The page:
2013년 4월 7일 일요일

[메모] What George H.W. Bush once described as "Voodoo economics" ...


Did it refer to monetarism, supply-side economics, or both?

There seem to be some writers who just think an argument of their own can be constructed by gathering things happened and puting them in some places within those things just gathered in any order. Not bad for a writing exercise for themselves, but I wish they were willing to search around and took sufficient trouble to verify the exact meaning of those things thus gathered if they wanted to publish it. Being a translator I pay some of my labor here below about not so important phrase:

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자료 1: Keynesian Economics, the Cancer in America (John Shannon, 2012)

( ... ) Supply-side economics is another school of economic thought that is currently fading in America. This school of thought grew at the same time and for the same reason as monetarism and was also used by the Reagan administration. Together, Supply-side Economics and Monetarism was first used by Reagan and collectively was called Reaganomics. Reaganomics also called "Voodoo Economics" by George Bush in his bid for election against Ronald Reagan in 1980. ( ... )


자료 2: http://www.investopedia.com/terms/v/voodooeconomics.asp

Voodoo economics: A slanderous term used by George H. W. Bush in reference to President Ronald Reagan's economic policies, which came to be known as "Reaganomics." Before President Bush became Reagan's vice president, he viewed his eventual running mate's economic policies less than favorably. Reagan was a proponent of supply-side economics, favoring reduced income and capital gains tax rates


자료 3: NBC Nightly News (Event Date: 04/10/1980 | Air/Publish Date: 02/10/1982)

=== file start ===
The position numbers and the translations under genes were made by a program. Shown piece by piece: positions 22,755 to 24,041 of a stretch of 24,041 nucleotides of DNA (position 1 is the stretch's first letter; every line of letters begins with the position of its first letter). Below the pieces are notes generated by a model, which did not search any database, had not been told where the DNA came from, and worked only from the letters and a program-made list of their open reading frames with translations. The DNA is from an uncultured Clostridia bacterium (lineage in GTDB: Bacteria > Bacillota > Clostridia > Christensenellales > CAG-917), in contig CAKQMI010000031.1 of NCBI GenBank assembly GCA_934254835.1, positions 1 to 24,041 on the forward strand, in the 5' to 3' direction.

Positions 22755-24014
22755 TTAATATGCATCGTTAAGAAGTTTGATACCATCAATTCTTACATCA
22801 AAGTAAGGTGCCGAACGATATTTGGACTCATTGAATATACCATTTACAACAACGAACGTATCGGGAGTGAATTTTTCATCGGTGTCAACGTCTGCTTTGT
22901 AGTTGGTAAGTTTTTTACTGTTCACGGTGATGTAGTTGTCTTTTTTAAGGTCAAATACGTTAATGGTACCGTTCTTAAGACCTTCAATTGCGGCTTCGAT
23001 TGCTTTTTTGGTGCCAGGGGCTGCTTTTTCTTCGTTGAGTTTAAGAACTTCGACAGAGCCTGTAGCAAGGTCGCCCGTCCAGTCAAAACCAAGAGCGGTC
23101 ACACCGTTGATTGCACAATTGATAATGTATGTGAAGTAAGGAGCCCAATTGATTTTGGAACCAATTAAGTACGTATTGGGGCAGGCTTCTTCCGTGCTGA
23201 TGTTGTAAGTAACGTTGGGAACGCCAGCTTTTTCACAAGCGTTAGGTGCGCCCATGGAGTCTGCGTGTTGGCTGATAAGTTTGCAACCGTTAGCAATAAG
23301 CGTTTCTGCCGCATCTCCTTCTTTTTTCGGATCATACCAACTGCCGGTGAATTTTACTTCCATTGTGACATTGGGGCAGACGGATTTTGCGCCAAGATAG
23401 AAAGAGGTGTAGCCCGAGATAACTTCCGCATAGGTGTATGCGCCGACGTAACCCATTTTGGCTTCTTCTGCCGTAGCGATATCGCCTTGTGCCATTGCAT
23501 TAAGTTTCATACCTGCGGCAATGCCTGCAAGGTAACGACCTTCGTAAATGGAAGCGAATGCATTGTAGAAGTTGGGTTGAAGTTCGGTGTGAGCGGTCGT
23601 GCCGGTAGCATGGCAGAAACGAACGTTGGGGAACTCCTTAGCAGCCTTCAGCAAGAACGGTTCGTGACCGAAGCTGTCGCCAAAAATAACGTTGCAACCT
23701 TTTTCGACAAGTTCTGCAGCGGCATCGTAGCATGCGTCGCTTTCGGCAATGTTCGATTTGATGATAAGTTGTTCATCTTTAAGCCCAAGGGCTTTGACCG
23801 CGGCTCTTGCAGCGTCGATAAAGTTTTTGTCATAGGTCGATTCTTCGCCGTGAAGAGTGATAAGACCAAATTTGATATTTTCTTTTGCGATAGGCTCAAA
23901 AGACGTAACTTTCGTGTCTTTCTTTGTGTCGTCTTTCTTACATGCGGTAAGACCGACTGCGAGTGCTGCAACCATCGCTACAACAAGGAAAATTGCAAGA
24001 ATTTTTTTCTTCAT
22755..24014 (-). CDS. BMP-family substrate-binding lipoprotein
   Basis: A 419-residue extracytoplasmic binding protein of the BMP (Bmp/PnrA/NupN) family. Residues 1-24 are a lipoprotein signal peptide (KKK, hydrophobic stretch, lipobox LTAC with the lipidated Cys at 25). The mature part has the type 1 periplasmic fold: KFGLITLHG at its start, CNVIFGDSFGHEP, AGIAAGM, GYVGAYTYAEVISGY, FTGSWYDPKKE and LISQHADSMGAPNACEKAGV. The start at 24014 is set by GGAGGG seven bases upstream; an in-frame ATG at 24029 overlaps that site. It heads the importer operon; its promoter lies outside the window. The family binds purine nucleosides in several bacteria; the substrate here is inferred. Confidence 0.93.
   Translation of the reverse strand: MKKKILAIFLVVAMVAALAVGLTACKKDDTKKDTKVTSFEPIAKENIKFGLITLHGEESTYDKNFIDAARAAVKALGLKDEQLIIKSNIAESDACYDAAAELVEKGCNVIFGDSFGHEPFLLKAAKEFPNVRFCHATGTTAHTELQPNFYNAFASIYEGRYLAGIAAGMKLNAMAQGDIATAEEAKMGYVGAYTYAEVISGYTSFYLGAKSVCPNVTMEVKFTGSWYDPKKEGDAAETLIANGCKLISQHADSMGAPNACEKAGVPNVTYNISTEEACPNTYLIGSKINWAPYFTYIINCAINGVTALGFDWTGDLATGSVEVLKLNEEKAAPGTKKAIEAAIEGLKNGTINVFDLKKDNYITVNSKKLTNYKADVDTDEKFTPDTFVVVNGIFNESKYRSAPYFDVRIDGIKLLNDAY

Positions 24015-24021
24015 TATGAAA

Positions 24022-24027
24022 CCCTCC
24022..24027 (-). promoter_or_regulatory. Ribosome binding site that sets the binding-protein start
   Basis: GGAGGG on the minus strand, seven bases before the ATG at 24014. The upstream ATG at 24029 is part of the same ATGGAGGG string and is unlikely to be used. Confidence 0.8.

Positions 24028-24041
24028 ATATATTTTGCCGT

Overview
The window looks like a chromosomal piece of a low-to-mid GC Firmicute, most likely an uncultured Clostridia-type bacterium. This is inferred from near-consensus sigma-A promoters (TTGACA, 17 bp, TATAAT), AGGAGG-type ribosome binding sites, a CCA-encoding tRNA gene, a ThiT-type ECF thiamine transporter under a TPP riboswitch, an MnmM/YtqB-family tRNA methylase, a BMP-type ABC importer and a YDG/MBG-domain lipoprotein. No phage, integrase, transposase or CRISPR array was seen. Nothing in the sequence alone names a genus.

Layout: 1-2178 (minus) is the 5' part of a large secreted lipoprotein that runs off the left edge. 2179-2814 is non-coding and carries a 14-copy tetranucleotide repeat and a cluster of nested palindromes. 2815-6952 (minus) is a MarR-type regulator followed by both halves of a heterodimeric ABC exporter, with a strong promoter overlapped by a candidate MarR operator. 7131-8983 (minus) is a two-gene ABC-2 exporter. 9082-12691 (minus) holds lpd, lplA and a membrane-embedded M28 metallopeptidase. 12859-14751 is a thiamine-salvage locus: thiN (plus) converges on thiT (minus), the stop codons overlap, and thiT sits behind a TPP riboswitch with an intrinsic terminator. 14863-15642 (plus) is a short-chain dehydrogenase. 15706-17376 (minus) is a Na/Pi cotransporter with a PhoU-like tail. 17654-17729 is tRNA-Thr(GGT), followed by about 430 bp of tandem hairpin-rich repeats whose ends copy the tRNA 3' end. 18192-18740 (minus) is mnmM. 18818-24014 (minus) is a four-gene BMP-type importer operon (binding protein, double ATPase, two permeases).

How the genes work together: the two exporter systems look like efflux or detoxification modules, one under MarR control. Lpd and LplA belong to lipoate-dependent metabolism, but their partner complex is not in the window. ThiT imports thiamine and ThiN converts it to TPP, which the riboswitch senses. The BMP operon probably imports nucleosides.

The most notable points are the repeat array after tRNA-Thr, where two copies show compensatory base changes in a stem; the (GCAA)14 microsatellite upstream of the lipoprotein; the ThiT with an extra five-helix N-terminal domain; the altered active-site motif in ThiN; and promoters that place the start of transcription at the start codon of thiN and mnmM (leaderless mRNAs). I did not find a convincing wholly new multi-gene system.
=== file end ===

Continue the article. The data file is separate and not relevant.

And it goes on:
JOHN CHANCELLOR, anchor:

Voodoo economics, that’s how candidate George Bush described candidate Ronald Reagan’s policy during the 1980 Presidential Primaries. Mr. Reagan is now Vice President Bush’s boss and the phrase is something of an embarrassment. In fact, Bush said this week he never said it, but the record rather vividly proves otherwise. Ken Bode has the story.

KEN BODE reporting: ( ... ... )



자료 4: Reagonomics or 'voodoo economics'? (BBC News, 5 June, 2004)

( ... ) George Bush senior famously called Mr Reagan's ideas "voodoo economics" before he became vice-president of the United States. While challenging Mr Reagan in the Republican presidential primaries, he said he did not believe that supply-side reforms like ending regulation would be enough to rejuvenate the economy. ( ... )



자료 5: Supply Side Economics: (...) Is It Voodoo Economics All Over Again?

(...) In the later 1970s, the label "Supply Side Economics" was applied to the argument that lower tax rates would improve private sector incentives, leading to higher employment, productivity, and output in the U.S. economy. George (H.W.) Bush, in the days when he was opponent of Ronald Reagan in the 1980 primaries, referred to an extreme version of this theory espoused by Reagan as "voodoo economics." (...)


자료 6: Voodoo Economics

Voodoo economic, as George H.W. Bush named it in [the] 1980 [primaries], is what caused most of our national debt. It came from Wall Street and goes by the name "supply-side economics." (...) Supply-side economics was started by the Wall Street Journal opinion editor, Robert Bartley and his right-hand man Jude Wanniski. They worked with two economists, Arthur Laffer and Robert Mundell. But Bartley took the lead, and much of supply-side economics was developed by him and Laffer at a series of dinners at Michael 1, a posh a few steps from Wall Street. (...) Both conservative (monetaristㅡlike Milton Friedman) and liberal(Keynesian) economists say that the government needs to stimulate demand in a recession. But the two "supply-side" economist say both are wrong, the we need to give tax custs to the rich and then the rich will be stimulated to work much harder and they are the ones who are most productive and that will make the economy hum again. ( ... ) So this was tried under Reagan. Big tax custs for the rich. And George H.W. Bush called this "voodoo economics," because only two economists believed it (or at least they often said they did), ( ... )


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